already know them. I'm hoping that by admitting to myself that I have
a problem, I'm on my way to solving it.  

ETA: This formatting is KILLING me. Does anyone have any advice on how to fix it?

Thursday, September 20, 2012

An Essay on the Hunger Games Trilogy

I'll start out with my most inflammatory statement: I hate the Hunger Games Trilogy. Well, okay, not the trilogy, but the people who love it so much that they've read all three books a million times and already know the movie by heart.

Now, I truly truly enjoyed both The Hunger Games and Mocckingjay, (Catching Fire, not so much,) but I can't reread them now. They changed my life, for which I am grateful, but they also left deep scars.

I first picked up The Hunger Games in October 2008, at my local library. Earlier that year (like in March? I think) I had read and loved Suzanne Collins's Gregor the Overlander series. So when I saw the words "Suzanne Collins" on a book in the YA section, I literally ran across the entire library and grabbed it off its prominent location on the face-out display shelf. (I might have looked a little like Gollum. But I was thirteen!) I tore through the book in about a day, I don't remember exactly how long.

I loved it. I loved Katniss, even though I could never have done most of the things she did. I loved Prim and Rue and Peeta. I admired Suzanne's vivid writing. (But secretly, I longed for giant bats to appear.) I loved that book from the first line to the last. "Dreading the moment I would have to let go," I remember thinking. "What a terrific ending! That is the best standalone I've read in SO LONG!"

And then my eyes drifted further down the page. END OF BOOK ONE, it proclaimed.

I was heartbroken. Now I knew that Suzanne was going to break my heart over a totally new set of characters. I'd already cried over Rue, and I knew what kind of body count was coming based on the back flap ("effect of war on children") and Code of Claw. (Note to other fans of the Underland Chronicles: It took me two and a half years to get over the ending to CoC. It was ROUGH.)

However, I loved the book, and I was going to read all three books, no matter how heartwrenching they were.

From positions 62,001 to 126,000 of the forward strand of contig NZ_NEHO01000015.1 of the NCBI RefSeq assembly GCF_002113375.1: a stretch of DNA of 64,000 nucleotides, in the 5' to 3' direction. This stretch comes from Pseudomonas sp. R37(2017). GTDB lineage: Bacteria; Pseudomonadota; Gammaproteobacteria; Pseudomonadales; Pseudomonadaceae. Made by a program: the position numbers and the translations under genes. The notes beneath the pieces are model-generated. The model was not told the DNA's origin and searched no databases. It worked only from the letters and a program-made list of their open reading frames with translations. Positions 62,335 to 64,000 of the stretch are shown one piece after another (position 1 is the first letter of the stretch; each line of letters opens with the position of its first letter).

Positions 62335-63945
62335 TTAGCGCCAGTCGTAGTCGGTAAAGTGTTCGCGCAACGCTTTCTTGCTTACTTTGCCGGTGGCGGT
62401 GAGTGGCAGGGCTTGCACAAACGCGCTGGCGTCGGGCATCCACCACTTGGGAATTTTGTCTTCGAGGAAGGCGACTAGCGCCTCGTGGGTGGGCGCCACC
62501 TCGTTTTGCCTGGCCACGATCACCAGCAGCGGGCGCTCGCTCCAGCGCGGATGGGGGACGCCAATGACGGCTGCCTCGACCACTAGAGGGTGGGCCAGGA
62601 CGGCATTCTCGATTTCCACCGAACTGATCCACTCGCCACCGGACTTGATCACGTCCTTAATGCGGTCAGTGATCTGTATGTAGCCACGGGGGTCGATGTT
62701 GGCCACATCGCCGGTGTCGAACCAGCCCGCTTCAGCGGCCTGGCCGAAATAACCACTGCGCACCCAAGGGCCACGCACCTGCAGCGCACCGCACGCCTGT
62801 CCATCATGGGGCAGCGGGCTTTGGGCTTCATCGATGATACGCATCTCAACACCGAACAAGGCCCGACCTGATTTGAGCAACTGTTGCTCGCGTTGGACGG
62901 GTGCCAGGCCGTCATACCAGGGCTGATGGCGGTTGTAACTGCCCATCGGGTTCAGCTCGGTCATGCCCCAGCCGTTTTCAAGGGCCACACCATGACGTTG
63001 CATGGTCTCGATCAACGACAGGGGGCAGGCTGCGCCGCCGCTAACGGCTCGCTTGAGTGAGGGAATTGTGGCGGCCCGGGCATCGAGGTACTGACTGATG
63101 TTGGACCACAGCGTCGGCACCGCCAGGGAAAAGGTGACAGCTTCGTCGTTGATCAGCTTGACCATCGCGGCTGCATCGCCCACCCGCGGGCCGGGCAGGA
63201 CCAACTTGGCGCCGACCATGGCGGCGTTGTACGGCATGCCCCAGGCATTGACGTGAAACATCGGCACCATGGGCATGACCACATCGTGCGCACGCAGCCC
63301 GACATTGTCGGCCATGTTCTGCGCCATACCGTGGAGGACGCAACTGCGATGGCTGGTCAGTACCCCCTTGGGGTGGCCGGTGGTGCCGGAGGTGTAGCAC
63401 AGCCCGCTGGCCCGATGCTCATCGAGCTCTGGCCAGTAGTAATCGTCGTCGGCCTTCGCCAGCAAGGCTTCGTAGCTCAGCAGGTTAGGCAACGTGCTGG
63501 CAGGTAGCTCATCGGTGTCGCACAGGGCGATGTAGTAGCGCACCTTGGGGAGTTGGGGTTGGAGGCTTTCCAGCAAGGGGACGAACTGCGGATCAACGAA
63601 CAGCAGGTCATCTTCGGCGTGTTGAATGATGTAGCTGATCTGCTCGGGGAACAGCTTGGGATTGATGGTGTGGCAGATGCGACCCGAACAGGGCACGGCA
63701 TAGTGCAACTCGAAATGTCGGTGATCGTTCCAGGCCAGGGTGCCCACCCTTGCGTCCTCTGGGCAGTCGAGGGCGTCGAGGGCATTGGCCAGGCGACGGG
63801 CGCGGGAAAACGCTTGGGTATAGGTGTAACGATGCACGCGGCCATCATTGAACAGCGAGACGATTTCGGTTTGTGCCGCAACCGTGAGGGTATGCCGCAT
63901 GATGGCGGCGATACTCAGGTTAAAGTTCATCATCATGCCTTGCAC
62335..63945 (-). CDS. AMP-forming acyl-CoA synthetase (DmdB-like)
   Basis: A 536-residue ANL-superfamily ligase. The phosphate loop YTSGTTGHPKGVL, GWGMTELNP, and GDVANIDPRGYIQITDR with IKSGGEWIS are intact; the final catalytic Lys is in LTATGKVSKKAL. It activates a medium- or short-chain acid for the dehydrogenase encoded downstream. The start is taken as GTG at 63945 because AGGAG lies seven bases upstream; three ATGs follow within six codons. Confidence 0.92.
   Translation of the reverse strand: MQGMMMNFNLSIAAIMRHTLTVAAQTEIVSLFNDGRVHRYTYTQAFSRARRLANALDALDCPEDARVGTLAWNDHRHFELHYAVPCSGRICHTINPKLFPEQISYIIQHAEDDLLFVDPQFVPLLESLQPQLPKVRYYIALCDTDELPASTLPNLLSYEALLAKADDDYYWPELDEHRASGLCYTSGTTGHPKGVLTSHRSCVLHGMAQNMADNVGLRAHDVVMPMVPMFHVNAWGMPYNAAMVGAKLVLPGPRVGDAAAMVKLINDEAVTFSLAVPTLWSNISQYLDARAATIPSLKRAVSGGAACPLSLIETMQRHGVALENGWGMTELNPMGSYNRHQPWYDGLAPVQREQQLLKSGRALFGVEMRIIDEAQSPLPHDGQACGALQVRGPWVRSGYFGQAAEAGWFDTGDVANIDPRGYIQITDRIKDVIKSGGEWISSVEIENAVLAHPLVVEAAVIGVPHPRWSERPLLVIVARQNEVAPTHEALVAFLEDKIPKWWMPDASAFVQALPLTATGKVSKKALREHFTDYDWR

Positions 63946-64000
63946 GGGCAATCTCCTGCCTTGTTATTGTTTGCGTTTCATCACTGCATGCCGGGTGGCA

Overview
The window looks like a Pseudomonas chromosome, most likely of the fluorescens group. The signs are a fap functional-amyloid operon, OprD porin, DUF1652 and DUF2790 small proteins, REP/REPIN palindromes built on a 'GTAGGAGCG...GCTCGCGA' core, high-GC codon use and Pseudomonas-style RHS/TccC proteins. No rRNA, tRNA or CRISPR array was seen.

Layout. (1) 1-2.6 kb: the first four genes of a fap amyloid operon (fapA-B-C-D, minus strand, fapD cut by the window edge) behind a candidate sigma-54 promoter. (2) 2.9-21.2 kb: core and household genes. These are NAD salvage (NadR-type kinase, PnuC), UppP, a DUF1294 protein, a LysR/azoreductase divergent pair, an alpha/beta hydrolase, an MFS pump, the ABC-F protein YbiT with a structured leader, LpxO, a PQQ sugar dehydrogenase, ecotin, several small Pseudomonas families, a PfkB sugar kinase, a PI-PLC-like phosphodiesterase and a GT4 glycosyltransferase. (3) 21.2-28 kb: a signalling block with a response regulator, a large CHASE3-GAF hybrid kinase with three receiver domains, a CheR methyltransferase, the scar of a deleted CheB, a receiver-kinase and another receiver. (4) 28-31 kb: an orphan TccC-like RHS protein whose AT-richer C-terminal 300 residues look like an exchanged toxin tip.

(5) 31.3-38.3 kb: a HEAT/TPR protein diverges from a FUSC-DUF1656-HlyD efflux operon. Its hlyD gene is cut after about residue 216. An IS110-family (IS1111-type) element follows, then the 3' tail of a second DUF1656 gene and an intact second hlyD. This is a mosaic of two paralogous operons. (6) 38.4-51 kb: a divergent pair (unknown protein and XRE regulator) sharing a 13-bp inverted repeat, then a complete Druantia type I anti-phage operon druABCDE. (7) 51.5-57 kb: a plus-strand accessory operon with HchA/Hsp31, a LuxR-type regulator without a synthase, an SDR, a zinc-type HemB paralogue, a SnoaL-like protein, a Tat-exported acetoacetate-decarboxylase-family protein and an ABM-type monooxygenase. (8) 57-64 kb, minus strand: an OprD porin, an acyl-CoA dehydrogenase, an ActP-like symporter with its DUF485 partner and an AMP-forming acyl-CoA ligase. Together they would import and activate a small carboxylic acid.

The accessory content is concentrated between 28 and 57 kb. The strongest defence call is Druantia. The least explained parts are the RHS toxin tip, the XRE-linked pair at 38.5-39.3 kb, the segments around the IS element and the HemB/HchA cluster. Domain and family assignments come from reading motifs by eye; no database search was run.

Fast-forward almost two years. I've changed from a sheltered eighth-grader into a tenth-grader with a year of public high school under her belt. My reading tastes had changed drastically, but The Hunger Games still held a special spot in my heart. I was so angry that Mockingjay was going to be released after we returned to school, and that I would have to wait an entire school day to get home and read it after a trip to the store.

Mockingjay broke my heart and turned me into a conscientious objector. Through it, I realized the horrors of war, and the uncertainty of life after. I cried for almost two straight days after reading it. (Maybe it's Mockingjay that started my downward spiral that year? I never thought of that angle...)

I have still never reread any of the books since.

However, I still went to the midnight opening of the movie. I watched it, and was horrified by it. I think the filmmakers did a terrific job of making the movie a warning about, instead of a glorification of, violence. My classmates did not see it this way. They all still think the movie was amazing, that it wasn't disturbing at all. They do not understand why Mockingjay horrified me.

I guess what I'm trying to say is, it's okay to love the Hunger Games Trilogy. It is okay to watch the movie, as long as you understand its real message. It is not okay to treat it as a glorification of violence. It is not okay to treat it as a trivial piece of literature. It is not okay to be blind as to why some people would rather not read it. 

And finally, it is not okay to be Team anything in terms of this book. It was not made for that, and to proclaim yourself Team Peeta or Team Gale is to demean the impact of this brave, brave work.

I raise my glass to you, Suzanne Collins, and I WILL read whatever you write in the future. I'm just not guaranteeing that I'll reread it.

Monday, September 17, 2012

Trying to Find My Blogging Style

Some people -- some wonderfully blessed people -- are full of good ideas.
 They're the first person you go to when spitballing for an event, when trying
 to come up with a good essay hook, when you have no idea what to buy for
 your new closet. My sister is one of these people (when she's in a good mood).

I, however, am not really one of these lucky few. I am so much better at
adapting existing ideas than I am creating new ones. (This, I think, is my main
failing when trying to finish a story.)

When it comes to blogging, this problem of mine is why I don't post as often as
I'd like. I would love to be the kind of blogger whose every post isn't about
why she sucks at blogging, but that appears to be what I'm doing. I try to come
up with clever little stories, but they usually end up falling flat. I've tried
imitating the other bloggers I follow, but that format obviously isn't working
for me. I have to figure out my own way of blogging, but it needs to be a way that doesn't just
consist of a post every three weeks labelled with the tag "why I sometimes suck
at blogging".

I had this weird learning curve when I joined twitter last year, too. For a
while, I tried overly hard to be witty and retweetable. That made being on
twitter not too much fun. (Also, it meant I didn't have a lot of followers or people who would talk to me.) When I stopped trying to be Maureen Johnson, and just
started being me, twitter became more fun for me. It also meant I started
posting a lot... Which, depending on who you ask, may not be a good thing. But
more posts here WOULD be a good thing, right?

Let's hope.

ETA: Sorry for the wonky formatting. Not sure why that happened...?